Amusing as snarky social commentary on the world of Seattle have-nots.

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LAKE CITY

Lane was sure he had escaped Lake City for good. But suddenly he's back slicing meat at a discount deli counter and grubbing his mom's boyfriend's beers. This calls for extreme measures.

Lake City is a neighborhood on the fringes of Seattle: "the mistress that grown-up Seattle kept around from its younger, untamed years. The one with electric blue eyeliner and a missing incisor," "the leaky, yellowed fridge in a remodeled kitchen of granite countertops and fresh stainless steel appliances." In other words, the part of town left behind by the Microsoft/Amazon/Starbucks explosion. After landing a wealthy girlfriend at the University of Washington, Lane was able to leave his trashy roots behind and reinvent himself as a married Columbia grad student in New York City. But shortly after 9/11, the dream is over—Lane’s wife, Mia, has been supporting the couple and paying Lane's tuition with her family’s money, but now her father is instructing her to dump Lane and cut off funds. Lane finds himself back home at Christmastime, sleeping in his mom's TV room, driving her car, working at the local Fred Meyer discount store, trying desperately to avoid being reabsorbed into the loser lifestyle of the drug- and booze-addled locals he grew up with. In a frantic bid to make enough cash to get back to New York and reclaim his beautiful life, he gets involved in a creepy scheme a wannabe adoptive couple has cooked up to sabotage their little boy's birth mother so they will be awarded permanent custody. Kohnstamm (Do Travel Writers Go to Hell?, 2008) stirred up a hullaballoo with his Hunter S. Thompson–style exposé/memoir of the travel-guide industry; a cynical worldview and gonzo aesthetic remain in play here. His delusional, narcissistic antihero and unsympathetic supporting characters—some dangerously close to offensive stereotypes—don't catch many breaks as they ricochet from one nasty situation to the next, with cheap beer, repellent food (beware a riff on the composition of deli turkey), illegal drugs, and other local specialties never far from hand.

Amusing as snarky social commentary on the world of Seattle have-nots.

Pub Date: Jan. 8, 2019

ISBN: 978-1-64009-142-9

Page Count: 320

Publisher: Counterpoint

Review Posted Online: Oct. 15, 2018

Kirkus Reviews Issue: Nov. 1, 2018

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Kin “[find] each other’s lives inscrutable” in this rich, sharp story about the way identity is formed.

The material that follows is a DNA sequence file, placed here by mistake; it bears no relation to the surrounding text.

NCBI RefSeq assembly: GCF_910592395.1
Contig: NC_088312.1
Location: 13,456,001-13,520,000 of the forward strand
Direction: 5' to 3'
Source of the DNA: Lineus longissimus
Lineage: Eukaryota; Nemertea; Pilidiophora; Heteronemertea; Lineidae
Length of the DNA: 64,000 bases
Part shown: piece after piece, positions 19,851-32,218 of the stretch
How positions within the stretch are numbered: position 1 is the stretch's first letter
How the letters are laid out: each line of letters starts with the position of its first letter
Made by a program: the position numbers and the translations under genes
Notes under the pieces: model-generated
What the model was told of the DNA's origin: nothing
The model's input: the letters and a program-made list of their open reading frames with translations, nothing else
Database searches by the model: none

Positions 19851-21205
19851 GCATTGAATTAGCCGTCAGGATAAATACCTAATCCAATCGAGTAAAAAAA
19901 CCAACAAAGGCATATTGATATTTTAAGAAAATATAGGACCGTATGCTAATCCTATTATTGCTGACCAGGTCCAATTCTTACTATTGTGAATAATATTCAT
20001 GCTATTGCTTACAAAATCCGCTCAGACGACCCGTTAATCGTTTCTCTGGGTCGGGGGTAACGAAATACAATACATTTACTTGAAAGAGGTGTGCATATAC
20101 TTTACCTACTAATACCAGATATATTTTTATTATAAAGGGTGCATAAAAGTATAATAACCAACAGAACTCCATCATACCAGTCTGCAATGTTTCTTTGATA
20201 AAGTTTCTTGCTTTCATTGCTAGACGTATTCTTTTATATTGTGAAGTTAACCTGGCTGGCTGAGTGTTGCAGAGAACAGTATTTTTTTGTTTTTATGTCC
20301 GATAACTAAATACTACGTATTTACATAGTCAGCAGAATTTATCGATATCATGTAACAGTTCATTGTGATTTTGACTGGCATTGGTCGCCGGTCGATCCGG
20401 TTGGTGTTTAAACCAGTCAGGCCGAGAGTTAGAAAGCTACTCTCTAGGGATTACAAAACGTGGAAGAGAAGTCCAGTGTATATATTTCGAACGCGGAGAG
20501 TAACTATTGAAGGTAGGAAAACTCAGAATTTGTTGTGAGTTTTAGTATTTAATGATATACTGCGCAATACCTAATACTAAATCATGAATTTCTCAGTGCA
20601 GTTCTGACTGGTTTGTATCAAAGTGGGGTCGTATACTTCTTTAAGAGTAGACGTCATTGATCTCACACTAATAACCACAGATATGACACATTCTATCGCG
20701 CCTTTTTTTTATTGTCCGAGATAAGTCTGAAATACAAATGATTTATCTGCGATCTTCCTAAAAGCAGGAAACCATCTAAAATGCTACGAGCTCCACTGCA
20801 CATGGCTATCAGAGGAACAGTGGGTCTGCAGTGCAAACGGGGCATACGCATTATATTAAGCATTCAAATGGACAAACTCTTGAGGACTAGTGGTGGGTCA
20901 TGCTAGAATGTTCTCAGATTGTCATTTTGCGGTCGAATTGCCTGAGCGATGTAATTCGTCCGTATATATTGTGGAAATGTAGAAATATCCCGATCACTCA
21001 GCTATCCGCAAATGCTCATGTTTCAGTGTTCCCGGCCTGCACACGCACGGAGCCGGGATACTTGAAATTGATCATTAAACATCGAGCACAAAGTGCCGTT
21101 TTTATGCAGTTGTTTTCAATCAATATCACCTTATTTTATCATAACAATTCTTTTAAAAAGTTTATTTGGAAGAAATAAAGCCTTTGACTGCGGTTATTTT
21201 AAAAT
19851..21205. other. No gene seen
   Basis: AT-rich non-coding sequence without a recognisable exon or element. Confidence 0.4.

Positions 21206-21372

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THE VANISHING HALF

Inseparable identical twin sisters ditch home together, and then one decides to vanish.

The talented Bennett fuels her fiction with secrets—first in her lauded debut, The Mothers (2016), and now in the assured and magnetic story of the Vignes sisters, light-skinned women parked on opposite sides of the color line. Desiree, the “fidgety twin,” and Stella, “a smart, careful girl,” make their break from stultifying rural Mallard, Louisiana, becoming 16-year-old runaways in 1954 New Orleans. The novel opens 14 years later as Desiree, fleeing a violent marriage in D.C., returns home with a different relative: her 8-year-old daughter, Jude. The gossips are agog: “In Mallard, nobody married dark....Marrying a dark man and dragging his blueblack child all over town was one step too far.” Desiree's decision seals Jude’s misery in this “colorstruck” place and propels a new generation of flight: Jude escapes on a track scholarship to UCLA. Tending bar as a side job in Beverly Hills, she catches a glimpse of her mother’s doppelgänger. Stella, ensconced in white society, is shedding her fur coat. Jude, so black that strangers routinely stare, is unrecognizable to her aunt. All this is expertly paced, unfurling before the book is half finished; a reader can guess what is coming. Bennett is deeply engaged in the unknowability of other people and the scourge of colorism. The scene in which Stella adopts her white persona is a tour de force of doubling and confusion. It calls up Toni Morrison’s The Bluest Eye, the book's 50-year-old antecedent. Bennett's novel plays with its characters' nagging feelings of being incomplete—for the twins without each other; for Jude’s boyfriend, Reese, who is trans and seeks surgery; for their friend Barry, who performs in drag as Bianca. Bennett keeps all these plot threads thrumming and her social commentary crisp. In the second half, Jude spars with her cousin Kennedy, Stella's daughter, a spoiled actress.